“But hopefully you can get to a point where you realize it’s OK to say, ‘I don’t know the answer to that — let’s figure out how to find the answer.’ And that can become a breakout moment for the CEO and the company.” <<
How to reach: Studio Movie Grill, (972) 388-7888 or www.studiomoviegrill.com
THE SCHULTZ FILE
Name: Brian Schultz
Company: Studio Movie Grill
Education: Bachelor’s degree in finance, California State University, Chico
What lessons about business leadership did you learn during your time in school?
I was the vice president of finance for the student body. We owned and operated all the businesses on campus: food service, event management, catering, copy service, the bookstore. So I basically ran a $15 million corporation all through college. It was unbelievable training and experience.
What was your first job, and what did you learn from it?
It was car detailing. I started doing it when I was 10 years old, and I basically ran my own business. I learned that speaking with the customer and giving them what they want and doing it with quality always yielded better returns, appreciation and repeat business.
Do you have a business philosophy that you use to guide you?
Yes. It’s based on the principles of conscious capitalism. It’s the idea of doing good in the world through business. Our goal is to provide value for all of our stakeholders, which include our customers, our employees, our investors, our vendors, and our local neighborhoods. If we make all our decisions based on that philosophy, we believe it creates superior returns, an energized workforce, and community attachments.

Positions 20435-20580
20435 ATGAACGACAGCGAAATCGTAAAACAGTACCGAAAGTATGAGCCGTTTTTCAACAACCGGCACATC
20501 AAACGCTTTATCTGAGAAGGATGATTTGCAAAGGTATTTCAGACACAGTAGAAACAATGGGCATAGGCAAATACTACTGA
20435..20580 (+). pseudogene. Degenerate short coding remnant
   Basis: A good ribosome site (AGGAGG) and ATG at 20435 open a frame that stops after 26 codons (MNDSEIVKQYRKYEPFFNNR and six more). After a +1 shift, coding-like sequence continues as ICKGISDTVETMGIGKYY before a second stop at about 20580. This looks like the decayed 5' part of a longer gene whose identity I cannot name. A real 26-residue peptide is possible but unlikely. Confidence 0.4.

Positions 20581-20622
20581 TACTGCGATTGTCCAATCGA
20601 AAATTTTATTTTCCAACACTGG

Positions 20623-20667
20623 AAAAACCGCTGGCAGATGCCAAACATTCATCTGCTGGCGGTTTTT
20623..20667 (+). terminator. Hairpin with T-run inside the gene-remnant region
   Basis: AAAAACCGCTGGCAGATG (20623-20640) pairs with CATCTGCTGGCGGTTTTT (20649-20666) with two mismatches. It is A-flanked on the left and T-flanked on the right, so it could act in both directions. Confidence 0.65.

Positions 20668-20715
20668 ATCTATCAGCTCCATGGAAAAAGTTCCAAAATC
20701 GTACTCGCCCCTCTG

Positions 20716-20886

What trait do you think is the most important one for an executive to have in order to be a successful leader?
Persistence — the ability to get back up when they get knocked down.
How do you define success in business?
Our success is based on making the world a better place one movie at a time, creating great experiences for families and memories for individuals. We’re pretty specific on how we measure that, rather than just measuring success on an income statement or a balance sheet. We think the two are related and that we actually get superior returns by doing the right thing.
What’s the best advice anyone ever gave you?
The thing I remember hearing from a young age is the harder you work, the luckier you get. That’s from my father.
The oil and gas industry in the United States faces various trends within the next five years that promote considerable optimism but that also highlight the need for continual vigilance, says Melvin F. “Trey” Hunt III, partner-in-charge of Oil and Gas Services at Weaver. Those trends relate to the cost and availability of credit and capital, technology, the regulatory landscape, and global conditions and energy demand.
Smart Business spoke with Hunt about the challenges and rewards that those in the oil and gas industry can expect over the next five years.
What do cost and availability of capital and credit look like going forward for the oil and gas industry?
Adverse business conditions in the U.S. during the past five years prompted the Federal Reserve to reduce the prime lending rate to promote investment and economic growth. Although the national economy continues to display signs of recovery, interest rates are likely to remain low for quite some time, leaving credit readily available for capital expenditures. That is great news for oil and gas companies seeking funds to expand operations.